Periodontal disease is one of the most common health care problems. The type of treatment of periodontal disease depends on the diagnosis. The treatment plan should also focus on managing the risk factors and modifying factors which affect the periodontal disease and treatment. The evidence-based advancements have given a success predictability level to the periodontal diagnosis and treatment plan. The level of specialty education is limited in the curriculum for undergraduates. Patients should receive the same quality of treatment whether administered by a specialist or general practitioner. Therefore, general dentists need to be well informed about how to make timely and appropriate referrals to periodontists when necessary. An online literature search was done through PubMed, PMC, and open access journals to understand the referral process. Articles pertaining to referral process were selected. Based on the search, it was found that knowledge of elements of the referral process, conditions (general and periodontal) requiring referral, and selection of periodontist are important aspects of the referral process. This short communication will help the general dentist to understand the referral process that will enable them to provide the timely periodontal referral and treatment to the patients.
  4,975 411 -
Knowledge and attitude of parents toward oral health maintenance and treatment modalities for their children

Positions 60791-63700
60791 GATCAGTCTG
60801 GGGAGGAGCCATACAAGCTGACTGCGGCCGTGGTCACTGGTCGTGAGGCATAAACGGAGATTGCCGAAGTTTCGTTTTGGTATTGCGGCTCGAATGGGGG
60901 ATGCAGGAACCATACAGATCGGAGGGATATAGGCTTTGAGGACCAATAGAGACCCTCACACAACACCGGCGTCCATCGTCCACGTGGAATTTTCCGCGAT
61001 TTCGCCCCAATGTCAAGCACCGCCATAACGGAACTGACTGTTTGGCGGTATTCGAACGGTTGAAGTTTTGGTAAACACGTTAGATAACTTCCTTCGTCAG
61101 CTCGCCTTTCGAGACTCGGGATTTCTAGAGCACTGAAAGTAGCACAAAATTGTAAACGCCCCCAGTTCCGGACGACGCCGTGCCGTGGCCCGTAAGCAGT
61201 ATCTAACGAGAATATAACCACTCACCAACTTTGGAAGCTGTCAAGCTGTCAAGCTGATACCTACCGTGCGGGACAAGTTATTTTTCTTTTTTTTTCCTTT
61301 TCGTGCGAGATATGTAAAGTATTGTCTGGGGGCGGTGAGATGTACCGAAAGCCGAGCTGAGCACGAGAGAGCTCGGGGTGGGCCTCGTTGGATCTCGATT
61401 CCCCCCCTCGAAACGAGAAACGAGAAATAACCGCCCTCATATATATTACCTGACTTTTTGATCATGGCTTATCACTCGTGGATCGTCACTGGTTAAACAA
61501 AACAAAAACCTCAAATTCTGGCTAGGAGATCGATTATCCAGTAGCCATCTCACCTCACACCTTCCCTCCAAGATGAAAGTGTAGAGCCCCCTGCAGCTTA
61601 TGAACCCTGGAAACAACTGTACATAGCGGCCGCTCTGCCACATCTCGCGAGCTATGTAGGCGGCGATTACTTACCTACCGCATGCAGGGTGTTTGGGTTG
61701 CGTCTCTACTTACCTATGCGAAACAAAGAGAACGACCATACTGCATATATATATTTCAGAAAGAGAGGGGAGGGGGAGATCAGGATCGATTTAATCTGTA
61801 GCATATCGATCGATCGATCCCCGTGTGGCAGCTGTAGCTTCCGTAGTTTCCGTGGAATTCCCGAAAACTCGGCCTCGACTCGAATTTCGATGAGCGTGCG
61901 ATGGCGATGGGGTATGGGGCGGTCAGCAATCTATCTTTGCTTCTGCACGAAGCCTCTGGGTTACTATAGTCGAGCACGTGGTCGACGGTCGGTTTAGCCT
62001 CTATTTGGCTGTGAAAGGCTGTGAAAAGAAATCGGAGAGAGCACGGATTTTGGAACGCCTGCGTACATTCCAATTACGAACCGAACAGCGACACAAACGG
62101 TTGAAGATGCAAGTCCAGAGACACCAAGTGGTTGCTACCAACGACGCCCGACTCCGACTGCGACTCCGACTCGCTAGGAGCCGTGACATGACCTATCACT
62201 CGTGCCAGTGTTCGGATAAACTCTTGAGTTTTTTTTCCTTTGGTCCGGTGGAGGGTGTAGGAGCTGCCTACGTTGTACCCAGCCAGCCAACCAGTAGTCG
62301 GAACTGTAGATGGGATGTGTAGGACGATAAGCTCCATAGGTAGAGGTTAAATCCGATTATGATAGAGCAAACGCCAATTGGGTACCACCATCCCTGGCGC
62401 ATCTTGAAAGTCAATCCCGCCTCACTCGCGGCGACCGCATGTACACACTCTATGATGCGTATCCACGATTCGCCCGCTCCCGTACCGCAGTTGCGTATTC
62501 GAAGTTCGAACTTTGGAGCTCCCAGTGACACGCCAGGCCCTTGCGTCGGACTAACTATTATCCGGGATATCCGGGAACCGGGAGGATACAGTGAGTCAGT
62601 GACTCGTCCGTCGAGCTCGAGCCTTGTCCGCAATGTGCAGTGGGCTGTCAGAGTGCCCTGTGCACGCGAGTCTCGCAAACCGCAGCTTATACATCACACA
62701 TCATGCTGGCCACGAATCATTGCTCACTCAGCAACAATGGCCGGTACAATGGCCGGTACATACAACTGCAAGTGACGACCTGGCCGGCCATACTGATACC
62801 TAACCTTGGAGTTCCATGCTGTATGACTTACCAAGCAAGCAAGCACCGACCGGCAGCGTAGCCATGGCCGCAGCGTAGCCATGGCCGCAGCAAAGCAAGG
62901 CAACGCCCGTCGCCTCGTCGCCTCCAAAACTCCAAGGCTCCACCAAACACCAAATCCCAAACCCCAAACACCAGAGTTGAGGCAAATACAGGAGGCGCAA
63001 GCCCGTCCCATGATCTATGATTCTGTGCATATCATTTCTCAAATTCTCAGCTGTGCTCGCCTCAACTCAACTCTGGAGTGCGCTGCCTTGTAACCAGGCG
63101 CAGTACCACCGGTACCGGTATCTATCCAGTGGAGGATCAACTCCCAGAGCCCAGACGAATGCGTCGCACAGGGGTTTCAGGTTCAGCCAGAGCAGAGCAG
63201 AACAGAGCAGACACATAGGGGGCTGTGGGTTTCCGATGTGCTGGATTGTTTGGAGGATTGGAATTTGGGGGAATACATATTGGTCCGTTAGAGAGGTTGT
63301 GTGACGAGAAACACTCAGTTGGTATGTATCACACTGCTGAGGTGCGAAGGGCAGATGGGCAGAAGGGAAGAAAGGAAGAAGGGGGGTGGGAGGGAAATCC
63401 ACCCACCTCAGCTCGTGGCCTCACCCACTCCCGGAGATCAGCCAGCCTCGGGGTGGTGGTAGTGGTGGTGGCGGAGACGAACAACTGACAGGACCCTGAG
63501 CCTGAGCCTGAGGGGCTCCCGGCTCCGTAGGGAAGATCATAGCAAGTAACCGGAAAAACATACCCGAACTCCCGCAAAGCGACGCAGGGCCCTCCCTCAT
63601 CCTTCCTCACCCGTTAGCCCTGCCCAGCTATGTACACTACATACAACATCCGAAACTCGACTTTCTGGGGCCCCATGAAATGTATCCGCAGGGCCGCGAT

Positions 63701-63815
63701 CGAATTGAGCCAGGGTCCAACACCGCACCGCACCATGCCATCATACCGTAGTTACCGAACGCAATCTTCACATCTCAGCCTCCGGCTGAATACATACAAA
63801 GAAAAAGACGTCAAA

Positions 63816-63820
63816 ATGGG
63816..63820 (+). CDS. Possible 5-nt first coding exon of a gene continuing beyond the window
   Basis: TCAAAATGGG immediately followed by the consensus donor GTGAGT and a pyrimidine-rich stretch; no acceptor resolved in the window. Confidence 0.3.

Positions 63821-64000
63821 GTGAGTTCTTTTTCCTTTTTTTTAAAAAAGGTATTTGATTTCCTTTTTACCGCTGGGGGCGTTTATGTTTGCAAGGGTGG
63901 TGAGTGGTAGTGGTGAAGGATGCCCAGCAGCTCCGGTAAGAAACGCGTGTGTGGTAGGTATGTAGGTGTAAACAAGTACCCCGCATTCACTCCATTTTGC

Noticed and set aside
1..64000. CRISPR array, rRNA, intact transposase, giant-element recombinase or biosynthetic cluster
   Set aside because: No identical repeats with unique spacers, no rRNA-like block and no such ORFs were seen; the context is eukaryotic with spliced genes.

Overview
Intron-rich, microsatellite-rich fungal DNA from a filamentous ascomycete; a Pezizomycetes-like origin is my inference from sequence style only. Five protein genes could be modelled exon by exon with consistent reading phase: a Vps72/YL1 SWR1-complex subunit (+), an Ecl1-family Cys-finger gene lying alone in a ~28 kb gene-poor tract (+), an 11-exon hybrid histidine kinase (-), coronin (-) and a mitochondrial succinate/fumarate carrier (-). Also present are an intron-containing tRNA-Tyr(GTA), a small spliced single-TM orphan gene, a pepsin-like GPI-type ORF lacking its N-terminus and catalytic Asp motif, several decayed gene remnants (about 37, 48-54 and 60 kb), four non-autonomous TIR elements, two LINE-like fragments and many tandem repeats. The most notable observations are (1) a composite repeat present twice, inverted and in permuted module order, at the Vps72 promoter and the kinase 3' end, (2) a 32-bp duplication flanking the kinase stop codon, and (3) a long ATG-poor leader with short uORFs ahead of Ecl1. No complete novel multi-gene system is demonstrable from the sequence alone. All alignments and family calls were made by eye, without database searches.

Pooja Bodhale, Swati Karkare, Shivaji Khedkar
January-April 2014, 1(1):24-27
Background and Aim: Parents have an important role in making decisions about their child's oral health. The purpose of this study was to determine parental awareness of their children's oral health maintenance and their attitude toward dental treatment. Materials and Methods: Total 284 parents from different socioeconomic groups participated in the study. Data were collected using a self-administered questionnaire addressing various aspects of knowledge and attitude of parents toward oral health and treatment modalities. Results: Awareness among parents was significantly lower in low socioeconomic group. Their attitude toward dental treatment differed significantly in which only 53% parents from high socioeconomic group preferred going to the pediatric dentist. Conclusion: The level of awareness among parents is relatively low and there is need for the implementation of oral health awareness programs for parents to change their attitude toward dental treatment of their children.
  4,641 728 1
A critical review of periodontal prognosis and tooth loss
Georgios A Kotsakis, Udatta Kher
January-April 2014, 1(1):32-36